Saturday, April 29, 2006

New Addition to Native American Indian Salmon Carvings

A new addition was added to the section for Native American Indian Salmon Carvings today. It is another splendid piece by master carver Cody Mathias. There's already a similar piece in the gallery that looks to the right. This new piece looks to the left. If one examines both of them, one can tell that there are slight differences in the details so each piece is indeed original and unique. This is similar to the salmons by Gary Baker. From a distance, they might look alike but if one examines them closely, he does vary them a bit. The new salmon carving by Cody is shown below. To see this one in more detail with other images as well as other salmons, go to Native American Indian Salmon Carvings.

native american indian salmon carvings

Friday, April 28, 2006

New Free eBook on Pacific Northwest Native Indian Art Available


New Free eBook on Pacific Northwest Native Indian Art Available

Montreal, Quebec, Canada - April 28, 2006 -- Free Spirit Gallery, a Montreal based online art gallery specializing in Northwest Native American Indian art, has announced the availability of a new 35 page eBook titled ‘An Overview of Pacific Northwest Native Indian Art’ written by Clint Leung. This information packed eBook or electronic book can be read on the computer screen or printed out in hard copy. One of the best features of this particular eBook is that it is available for download at the Free Spirit Gallery website absolutely free.

In addition to the many color images of wonderful authentic Pacific Northwest Native Indian art found throughout the eBook, there are chapters on the following areas;

- Distinctive elements such as colors, shapes, form and design
- Geographic locations of major Northwest Native Indian groups
- Background of totem poles and tribal masks
- Background on animals such as the Thunderbird, Bear, Eagle, Raven and more
- Telling the difference between real authentic artwork and imitations or fakes
- Tips on buying Pacific Northwest Native Indian art
- Interior decorating with Pacific Northwest Native Indian art
- Profiles on four different Northwest Native master carvers from BC, Canada

Clint Leung, the eBook’s author who created Free Spirit Gallery in 2004 says, “This eBook will hopefully bring more exposure to Pacific Northwest Native Indian art which is one of the most striking forms of aboriginal art I’ve ever seen.” Unfortunately, many artists from the Northwest Native communities have difficult times financially so Leung is doing his part in helping them out with both his eBook and his Free Spirit Gallery website. He hopes to bring some much needed awareness of the aboriginal artwork from the Northwest region to new markets both in North America and internationally. He continues to say, “It would be a real shame for these talented artists to stop doing their art in order to work at other jobs just to make ends meet.”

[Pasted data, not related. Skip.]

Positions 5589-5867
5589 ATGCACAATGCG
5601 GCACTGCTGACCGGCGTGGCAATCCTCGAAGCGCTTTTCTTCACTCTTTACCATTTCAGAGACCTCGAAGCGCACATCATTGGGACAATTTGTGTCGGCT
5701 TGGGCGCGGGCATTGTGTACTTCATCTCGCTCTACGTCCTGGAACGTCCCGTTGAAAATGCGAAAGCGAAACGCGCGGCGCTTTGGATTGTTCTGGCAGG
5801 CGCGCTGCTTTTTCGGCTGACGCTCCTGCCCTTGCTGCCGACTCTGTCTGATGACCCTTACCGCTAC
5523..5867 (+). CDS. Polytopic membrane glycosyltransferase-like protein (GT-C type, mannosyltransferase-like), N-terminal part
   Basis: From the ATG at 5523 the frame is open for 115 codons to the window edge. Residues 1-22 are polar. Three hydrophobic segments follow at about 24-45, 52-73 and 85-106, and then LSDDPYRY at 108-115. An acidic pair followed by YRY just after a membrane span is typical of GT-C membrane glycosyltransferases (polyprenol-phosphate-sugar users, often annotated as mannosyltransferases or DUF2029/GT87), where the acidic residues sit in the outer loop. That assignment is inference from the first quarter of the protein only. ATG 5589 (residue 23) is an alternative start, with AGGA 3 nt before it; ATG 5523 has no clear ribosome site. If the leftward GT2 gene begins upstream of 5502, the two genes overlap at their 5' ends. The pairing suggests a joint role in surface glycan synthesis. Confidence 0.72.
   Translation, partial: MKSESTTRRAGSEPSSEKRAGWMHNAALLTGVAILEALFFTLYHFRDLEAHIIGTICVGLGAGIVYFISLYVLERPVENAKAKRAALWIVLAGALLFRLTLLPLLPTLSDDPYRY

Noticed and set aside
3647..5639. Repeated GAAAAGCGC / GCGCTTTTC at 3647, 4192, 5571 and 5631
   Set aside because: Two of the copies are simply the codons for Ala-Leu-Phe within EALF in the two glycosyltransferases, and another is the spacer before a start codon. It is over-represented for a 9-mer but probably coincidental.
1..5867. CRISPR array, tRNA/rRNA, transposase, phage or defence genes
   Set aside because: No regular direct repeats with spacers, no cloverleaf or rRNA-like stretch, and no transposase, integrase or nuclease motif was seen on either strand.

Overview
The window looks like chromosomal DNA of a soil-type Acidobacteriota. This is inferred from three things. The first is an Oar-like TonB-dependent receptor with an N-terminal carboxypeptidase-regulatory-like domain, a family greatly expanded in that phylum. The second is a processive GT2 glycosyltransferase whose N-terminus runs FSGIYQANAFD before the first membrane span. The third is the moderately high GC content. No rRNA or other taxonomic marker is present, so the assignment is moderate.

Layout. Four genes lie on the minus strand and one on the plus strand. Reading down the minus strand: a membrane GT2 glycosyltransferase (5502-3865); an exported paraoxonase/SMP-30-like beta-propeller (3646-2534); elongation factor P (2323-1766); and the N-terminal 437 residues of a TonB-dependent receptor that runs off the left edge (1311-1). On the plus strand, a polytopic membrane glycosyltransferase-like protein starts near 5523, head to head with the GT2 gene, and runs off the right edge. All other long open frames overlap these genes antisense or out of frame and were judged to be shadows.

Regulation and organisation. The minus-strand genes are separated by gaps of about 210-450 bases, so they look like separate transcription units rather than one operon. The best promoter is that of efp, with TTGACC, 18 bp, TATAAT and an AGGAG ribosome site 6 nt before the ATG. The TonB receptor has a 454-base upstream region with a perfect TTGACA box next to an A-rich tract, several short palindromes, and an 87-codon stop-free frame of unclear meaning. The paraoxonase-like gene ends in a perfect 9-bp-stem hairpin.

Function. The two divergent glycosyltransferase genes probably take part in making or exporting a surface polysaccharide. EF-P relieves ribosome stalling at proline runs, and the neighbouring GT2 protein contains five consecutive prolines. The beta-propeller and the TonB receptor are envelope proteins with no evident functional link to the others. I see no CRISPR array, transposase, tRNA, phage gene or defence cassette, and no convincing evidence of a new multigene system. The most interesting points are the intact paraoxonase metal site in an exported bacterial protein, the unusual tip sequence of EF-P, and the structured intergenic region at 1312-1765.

For additional information, see

About Free Spirit Gallery:

Free Spirit Gallery is an online gallery specializing in Northwest Native American art and Eskimo Inuit art including carvings, sculptures as well as prints. Free Spirit Gallery has numerous information resource articles with photos of authentic Native Indian art and Eskimo Inuit art as well as free eCards.

Contact Information:

Clint Leung
Free Spirit Gallery


Thursday, April 27, 2006

Are Killer Whales Moving Up Into Arctic Waters?

CBC News:

Are killer whales becoming more common in the icy waters of Hudson Bay? Researchers hope to find out in the summer.

Scientists with Fisheries and Oceans Canada are going to team up with fishermen in Repulse Bay, Nunavut, and Churchill, Man.

They want to confirm observations by local people that there are more of the black-and-white marine mammals, also known as orcas.

"Oh yes, yes, they are," says Michel Akkuardjuk, the chair of the hunters and trappers organization in Repulse Bay.

"We know that they eat narwhals in Repulse Bay when they come up. Some people, they spotted muqtaq [whale skin blubber] floating on the water."

Microphones to track hunting orcas

While killer whales are found in every ocean, there haven't been a lot of studies on the creatures in Hudson Bay.

At the request of the fishermen, scientists will place underwater microphones close to each of the two communities in order to catch the sound of the animals after a hunt.

"We're assuming here that the killer whales are probably trying to catch and eat beluga, narwhal and maybe bowhead whales," said Steven Ferguson, a marine mammal biologist with Fisheries and Oceans Canada.

"So the evidence from past attacks shows that it's after they've killed another whale that they celebrate and make a lot of noise and things."

In July and August, the fishermen will show the researchers the best spot to place the recording equipment.

The sounds will be analyzed in the fall to get a picture of the number of killer whales and their behaviour.

Global warming may have boosted orca population

Ferguson said climate change may be behind the whale's increasing presence in the bay.

"We've looked at the ice data and we think this may be linked to climate warming," he said. "We're getting less sea ice and longer open ice periods in the summer, and so the killer whales are able to move further into Hudson Bay and areas like that than they have in the past."

This study will coincide with another one that is looking at narwhal numbers in the Repulse area.

To see some excellent carvings of killer whales by Northwest Native Indian art carvers like Gary Baker, see Killer Whale Carvings

More Details in the Record Setting Inuit Sculpture at Waddington's

Here's more details from a CBC report on that record setting Inuit sculpture sold at the recent Waddington's Inuit Art auction.

CBC News:

A piece by famed artist Joe Talirunili sold at auction in Toronto on Monday night for what is believed to be the highest price recorded for an Inuit sculpture.

The Migration, a 30-centimetre wide work in grey soapstone, went for $278,500, more than four times the pre-sale price set by Waddington's auction house.